Doctor Who’s Storytelling Fail

Wait! Before you groan that I’m ranting about TV rather than talking about writing… this post is ultimately about storytelling, so stick with me!

TV takes a distant second to books, for me—but I’m a complete Whovian. Or at least, I was. Well, no, I am—it’s complicated. I’m the sort of person who would wear these with a straight face.

… but, I have to say, I’m completely unmoved by the impending death of the eleventh Doctor, played by Matt Smith.

Why? Well, it took me a while to sort it out. I’m not a fan of post-Tennant Who. At first I thought it was because I didn’t care for Smith (though I eventually warmed to him). The problem is a bit more serious than that, because while the actors who play the Doctor will come and go, the show runners generally stick around a bit longer.

That’s right. I don’t care for Moffat. Or rather, I don’t care for his storytelling—I’m sure he’s a lovely fellow himself. My issue with the last few seasons of Doctor Who can all be traced back to weak storytelling. This really surprised me, because some of my favorite episodes of the series have been written by him. His brilliantly clever brain gave me The Girl in the Fireplace, Blink (which is probably the best episode of television I have ever seen, ever), and Silence in the Library. 

But once he was handed the reins to the show in total, it all went off the rails (for me). Why? Ultimately I think it boils down to the fact that Moffat tends to rely on some storytelling devices that have damaged my trust in him. Here they are, in impressive bullet-list form:

  • The Reboot
    I feel very much as though Moffat didn’t so much take over the current run of Who as he did reboot it. His first actions were to change pretty much everything, from the Tardis to the Daleks to the color of the sonic screwdriver. Not to mention the tone. Well, Who is about change. It’s an essential part of the show. I get that, and can roll with it. However, it almost seems as though the first four seasons never actually happened. The Doctor seems completely unaffected by that past, almost never refers to it in any way, and the lovely arcs Eccleston and Tennant went through are suddenly gone. Those experiences are undone, those lessons unlearned, and those loved ones forgotten.It almost seems as though Moffat would like to pretend that Season Five was actually Season One.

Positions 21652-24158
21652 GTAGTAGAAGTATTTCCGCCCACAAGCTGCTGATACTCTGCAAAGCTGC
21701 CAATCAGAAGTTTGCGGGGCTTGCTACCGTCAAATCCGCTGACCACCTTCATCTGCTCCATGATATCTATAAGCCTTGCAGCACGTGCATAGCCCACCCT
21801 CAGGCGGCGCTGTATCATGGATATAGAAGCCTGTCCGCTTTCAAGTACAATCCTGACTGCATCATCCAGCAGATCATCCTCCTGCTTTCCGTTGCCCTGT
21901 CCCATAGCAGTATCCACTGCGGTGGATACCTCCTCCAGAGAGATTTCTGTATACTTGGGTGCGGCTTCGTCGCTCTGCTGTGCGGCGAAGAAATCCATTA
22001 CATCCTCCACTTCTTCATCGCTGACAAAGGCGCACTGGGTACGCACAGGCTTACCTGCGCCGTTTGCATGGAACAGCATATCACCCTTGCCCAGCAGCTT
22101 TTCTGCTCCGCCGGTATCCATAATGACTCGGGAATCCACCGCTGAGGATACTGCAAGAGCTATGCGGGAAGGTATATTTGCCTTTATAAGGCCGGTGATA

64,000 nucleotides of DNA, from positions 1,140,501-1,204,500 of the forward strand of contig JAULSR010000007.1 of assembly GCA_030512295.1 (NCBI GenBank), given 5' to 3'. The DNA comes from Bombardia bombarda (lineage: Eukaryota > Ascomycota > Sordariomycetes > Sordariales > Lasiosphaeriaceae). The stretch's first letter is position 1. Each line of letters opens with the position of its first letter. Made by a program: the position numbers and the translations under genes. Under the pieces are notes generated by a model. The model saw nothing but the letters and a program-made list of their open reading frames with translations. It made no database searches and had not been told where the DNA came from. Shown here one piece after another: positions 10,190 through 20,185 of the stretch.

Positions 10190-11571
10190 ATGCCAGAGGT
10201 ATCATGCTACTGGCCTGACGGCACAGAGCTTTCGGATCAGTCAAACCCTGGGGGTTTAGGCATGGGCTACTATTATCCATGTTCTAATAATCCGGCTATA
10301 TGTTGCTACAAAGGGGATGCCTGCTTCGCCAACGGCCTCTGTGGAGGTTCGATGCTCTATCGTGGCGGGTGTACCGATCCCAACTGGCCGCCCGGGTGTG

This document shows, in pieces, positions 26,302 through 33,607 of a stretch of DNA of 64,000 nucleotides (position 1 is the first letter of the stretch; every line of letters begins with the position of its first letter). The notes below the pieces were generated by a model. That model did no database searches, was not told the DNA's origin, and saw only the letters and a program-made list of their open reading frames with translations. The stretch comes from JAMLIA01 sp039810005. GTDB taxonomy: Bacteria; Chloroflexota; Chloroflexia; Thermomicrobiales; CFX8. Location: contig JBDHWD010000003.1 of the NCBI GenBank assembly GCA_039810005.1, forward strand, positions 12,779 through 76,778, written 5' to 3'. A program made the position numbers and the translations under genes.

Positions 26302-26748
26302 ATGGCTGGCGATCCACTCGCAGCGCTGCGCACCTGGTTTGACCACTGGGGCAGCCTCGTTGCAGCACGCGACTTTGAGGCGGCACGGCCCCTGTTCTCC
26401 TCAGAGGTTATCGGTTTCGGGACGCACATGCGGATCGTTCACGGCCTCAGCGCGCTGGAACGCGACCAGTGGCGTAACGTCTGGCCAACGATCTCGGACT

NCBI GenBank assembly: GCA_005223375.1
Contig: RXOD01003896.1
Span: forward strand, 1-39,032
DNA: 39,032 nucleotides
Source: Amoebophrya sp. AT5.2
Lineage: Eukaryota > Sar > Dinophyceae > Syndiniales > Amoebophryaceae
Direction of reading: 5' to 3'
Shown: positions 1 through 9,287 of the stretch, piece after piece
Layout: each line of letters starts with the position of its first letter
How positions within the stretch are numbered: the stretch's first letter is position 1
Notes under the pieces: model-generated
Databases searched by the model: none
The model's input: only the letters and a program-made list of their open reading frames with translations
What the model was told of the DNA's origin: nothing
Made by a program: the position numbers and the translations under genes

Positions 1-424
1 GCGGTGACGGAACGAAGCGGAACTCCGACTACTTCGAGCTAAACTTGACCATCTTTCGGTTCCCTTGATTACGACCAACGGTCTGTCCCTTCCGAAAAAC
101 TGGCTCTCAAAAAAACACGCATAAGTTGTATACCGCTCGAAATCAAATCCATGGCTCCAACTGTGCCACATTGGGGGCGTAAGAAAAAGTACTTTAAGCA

• The Reset Button
    Moffat enjoys presenting us with these really, really big, significant events… and then undoing it all. Time is rewritten, and all is as it was before—none of it actually happened. You do this once, sure, okay—that can be kind of cool. By the second and third go at it, I’m no longer amused. What you’re doing is removing the impact of those significant events. If I’m not convinced that what happens in the story has any lasting consequence, I have no reason to care. If what the characters do may or may not (probably not) have any permanent effect, where is the tension?
  • The Cat At The Door
    This is a gimmick I really despise. Novel writers are occasionally guilty of this as well. They’ll present us with a tense situation or shocking event, only to reveal that it was nothing after all. It’s a trick, and while it might work once or twice, eventually I get tired of being tricked.

These following are not so much devices as they are storytelling flaws, but they also serve to damage my trust in Moffat as a storyteller:

  • Internal Inconsistency

    When we go into a story, particularly a speculative one like Who, we have to learn the rules of this new universe. They don’t need to be realistic, or believable in the context of our universe, but they need to be consistent in order for me to suspend my disbelief. This is how I’m able to read fantasy and get on board with elves and dragons and magic.I trust the storyteller not to lie to me when establishing the rules—if he shows me that the universe works one way, only to contradict himself later on (generally to tell a story that would not occur or would make no sense under the previous rules—ie, lazy storytelling), he has broken that trust, and I have less reason to believe anything else he has told me. My suspension of disbelief is broken.When I can see your plot holes, it’s hard for me to swallow the story.